7. Ataune (History)

    I believe El-Baradei is correct when he assess that Iran has made a political decision to slow down the speed with which to install new cascades in Natanz. I also believe that Iran is now technically capable of increasing the paste of the installation to roughly 6000 total operational by the end of this year.

    But El-Baradei being correct doesn’t entitle him to such declarations, at least not until the end of his mandate. This is only the tip of the iceberg and shows how political the fight behind the scene has been between Iran and the secretariat in keeping matters in the technical and legal boundaries.

    The more one politicise the issue in a body with technical and legal mission, the more it reveles an agenda of weakenning the NPT and its safeguard regime.

  8. Miles Pomper (History)

    One question that springs to mind is whether the new pattern you cite may have something to do with the possibility of a freeze-for-freeze beginning of negotiations.
    What exactly would Iran freeze under such a scenario? Installation? Operation? both?

  9. Jeffrey Lewis (History)


    The same thought crossed my mind, but the Iranians did bring online one of the cascades under vacuum.

    So, I don’t think they’ve frozen yet, though perhaps they will.

    I certainly hope so.


  10. MarkoB

    we’ve heard a lot lately that some companies are “too big to fail” and I think that the main issue here is not so much “breakout” as something of a similar sort. That is, how advanced does Iran’s enrichment program have to be before it too becomes “too big to give up.” The more advanced it becomes the more likely that proposals to internationalise Iran’s fuel cycle will be undercut.

    In so far as “breakout” goes capability we could get ultra-technical and maybe argue that Iran has pretty much a “breakout” capability. The LWR could be operated at the appropriate burn-up, and with a hot-cell capability, hey presto you have a breakout capability. So, I guess we have been living with a kinda breakout capability already without all the hullabaloo.

  11. Azr@el (History)

    Maybe they haven’t slowed, maybe their main effort is now directed elsewhere and Natanz has become the sideshow.

  12. Josh

    Nice Zelazny reference there.

  13. Omid (History)

    I think there are two possibilities:
    1-Iran is slowing down the installation for political reasons.
    2-Iran doesn’t want to spend money on P-1’s and wants to keep room for IR-2’s and IR-3’s.

  14. Mehdi

    I’m wondering why we continue to install IR-1 centrifuges while we have more efficient IR-3 series.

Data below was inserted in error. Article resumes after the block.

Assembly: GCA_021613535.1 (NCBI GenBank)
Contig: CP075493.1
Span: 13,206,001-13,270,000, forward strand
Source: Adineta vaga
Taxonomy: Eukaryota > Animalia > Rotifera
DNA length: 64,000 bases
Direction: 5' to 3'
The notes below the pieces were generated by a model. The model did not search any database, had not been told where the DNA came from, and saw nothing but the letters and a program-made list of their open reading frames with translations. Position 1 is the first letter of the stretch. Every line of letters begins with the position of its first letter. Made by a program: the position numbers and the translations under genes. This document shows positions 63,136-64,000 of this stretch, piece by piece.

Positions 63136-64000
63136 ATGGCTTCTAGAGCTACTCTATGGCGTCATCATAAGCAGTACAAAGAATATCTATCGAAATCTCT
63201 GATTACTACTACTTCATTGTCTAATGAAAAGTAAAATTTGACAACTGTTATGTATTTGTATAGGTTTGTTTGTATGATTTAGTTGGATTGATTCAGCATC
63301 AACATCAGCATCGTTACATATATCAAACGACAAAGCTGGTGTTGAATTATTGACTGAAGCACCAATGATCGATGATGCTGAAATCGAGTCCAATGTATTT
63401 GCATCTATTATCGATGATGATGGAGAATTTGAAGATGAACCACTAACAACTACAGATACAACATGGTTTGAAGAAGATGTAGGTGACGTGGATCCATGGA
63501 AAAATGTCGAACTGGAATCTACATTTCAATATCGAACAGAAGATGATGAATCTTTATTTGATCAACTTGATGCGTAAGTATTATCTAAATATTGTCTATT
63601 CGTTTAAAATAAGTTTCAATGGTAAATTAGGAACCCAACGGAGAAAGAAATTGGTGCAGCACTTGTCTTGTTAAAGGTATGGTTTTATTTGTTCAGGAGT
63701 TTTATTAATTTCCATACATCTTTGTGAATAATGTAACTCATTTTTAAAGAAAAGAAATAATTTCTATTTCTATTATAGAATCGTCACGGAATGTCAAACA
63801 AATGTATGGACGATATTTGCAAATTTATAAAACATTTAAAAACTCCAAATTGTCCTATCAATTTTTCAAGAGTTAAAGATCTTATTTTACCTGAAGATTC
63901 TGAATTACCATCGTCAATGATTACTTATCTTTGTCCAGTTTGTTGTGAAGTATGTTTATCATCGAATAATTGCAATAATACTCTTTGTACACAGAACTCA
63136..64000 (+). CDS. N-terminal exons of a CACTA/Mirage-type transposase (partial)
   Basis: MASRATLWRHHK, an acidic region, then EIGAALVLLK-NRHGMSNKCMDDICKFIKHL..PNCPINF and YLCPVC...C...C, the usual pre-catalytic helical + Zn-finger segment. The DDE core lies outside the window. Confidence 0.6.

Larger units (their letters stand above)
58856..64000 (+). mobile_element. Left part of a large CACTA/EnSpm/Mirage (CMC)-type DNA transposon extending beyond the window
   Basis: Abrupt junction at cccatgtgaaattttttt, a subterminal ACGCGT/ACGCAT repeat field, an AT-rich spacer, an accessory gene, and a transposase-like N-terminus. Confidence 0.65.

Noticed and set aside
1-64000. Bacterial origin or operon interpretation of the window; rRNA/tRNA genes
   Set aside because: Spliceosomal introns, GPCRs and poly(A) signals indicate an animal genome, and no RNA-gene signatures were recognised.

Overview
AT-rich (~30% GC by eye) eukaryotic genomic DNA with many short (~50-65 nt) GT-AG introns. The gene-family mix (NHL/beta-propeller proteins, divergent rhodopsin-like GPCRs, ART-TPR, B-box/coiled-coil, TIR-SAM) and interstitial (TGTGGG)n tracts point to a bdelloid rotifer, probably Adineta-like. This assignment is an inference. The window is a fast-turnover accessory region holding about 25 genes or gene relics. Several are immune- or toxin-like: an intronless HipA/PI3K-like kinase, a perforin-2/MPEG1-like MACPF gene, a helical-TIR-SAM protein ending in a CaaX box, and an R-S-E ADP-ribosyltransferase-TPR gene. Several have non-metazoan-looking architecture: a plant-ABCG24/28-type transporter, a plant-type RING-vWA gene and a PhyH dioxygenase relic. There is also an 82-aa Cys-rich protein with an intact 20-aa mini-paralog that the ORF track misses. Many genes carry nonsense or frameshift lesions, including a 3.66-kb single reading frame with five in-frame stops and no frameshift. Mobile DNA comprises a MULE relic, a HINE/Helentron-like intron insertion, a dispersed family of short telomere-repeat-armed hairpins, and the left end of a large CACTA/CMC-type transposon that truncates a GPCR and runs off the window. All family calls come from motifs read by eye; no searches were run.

Even if there are problems with IR-3 models, we can wait until these problems are fixed; then we install the better ones.

  15. Abbas


    I certainly hope not! But slowing down (for only a certain short period) would be a good gesture on the Iranian’s part aimed ONLY to decrease tensions while making sure any such move is not misconstrued as forfeiting its right to further install, operate or enrich!

  16. isb

    Iran has officially denied that it is slowing down enrichment .

  17. J House (History)

    One needs smooth, reliable power to run the cascades.
    If covert acts are being directed at the operation of the cascades, perhaps that is a factor.
    Is there any evidence of this?

  18. Yale Simkin (History)

    I wonder if the title of this blog post – “Nine Cascades in Vacuum” was deliberately modeled after a stanza of the “Twelve Days Of Christmas.”

    Intentioonal or not, I think you have a good starting point for creating a whole song. Any suggestions?

  19. FSB
  20. Hairs (History)

    J House:

    I have worked at stations on the Iranian grid during the last few years and the grid’s (frequency) stability was similar to that of Malaysia, Thailand etc. Certainly Iran’s grid frequency is much more stable than what I’ve seen in India, and India’s is reputed to be better than Pakistan’s. So if Pakistan can run centrifuges with no problem then that suggests that the static frequency converters available on the market are more than capable of coping with natural grid fluctuations.

    With regard to “covert acts” I presume that nations opposed to the Iranian enrichment programme will be trying to sabotage it by introducing deliberately faulty equipment into the process. But it’s hard to see how that would get through the testing performed before the equipment is used. Maybe the programme can be slowed down by forcing Iran to perform rigorous component tests, but I don’t think it would be possible to stop the enrichment completely this way (and I think we can assume that if it was possible then that would have been done by USA / UK / others).

    Is there any evidence of covert action to interfere with the power supply? As mentioned, I’ve read the stories in the newspapers of western intelligence agencies introducing faulty equipment into Iran’s supply chain, but if it is occurring then I suspect it is restricted to the on-site processes; personally I’ve never seen (or heard of from colleagues) any evidence that the power grid as a whole has been affected.

  21. Josh


    I think it’s an unintended echo of “Nine Princes in Amber.”

    Ah, those were the days…

  22. Rwendland (History)


    Mislaying/misaccounting for 5 tonnes on natural uranium and 189t of depleted uranium does sound an impressive feat. It’s rather a shame the Inspector General does not (or can not) indicate if this is mostly accumulated small measurement errors, or mostly the loss of identifiable physical resources.

    Reading between the lines it seems the DOE has abandoned parts of its materials database and accepted new on-the-ground measurements without serious enquiry, to create a fresh baseline. The Inspector General worryingly notes “[those] with original programmatic responsibility for the materials … were not contacted for additional explanations, justifications, or approvals before the [database] changes were made.

    At a higher management level the Inspector General worryingly notes “a few key commitments made by the Department were not completed nearly eight years after our earlier audit.”

    This is no great example to other IAEA member states, other than that it has been publicly acknowledged.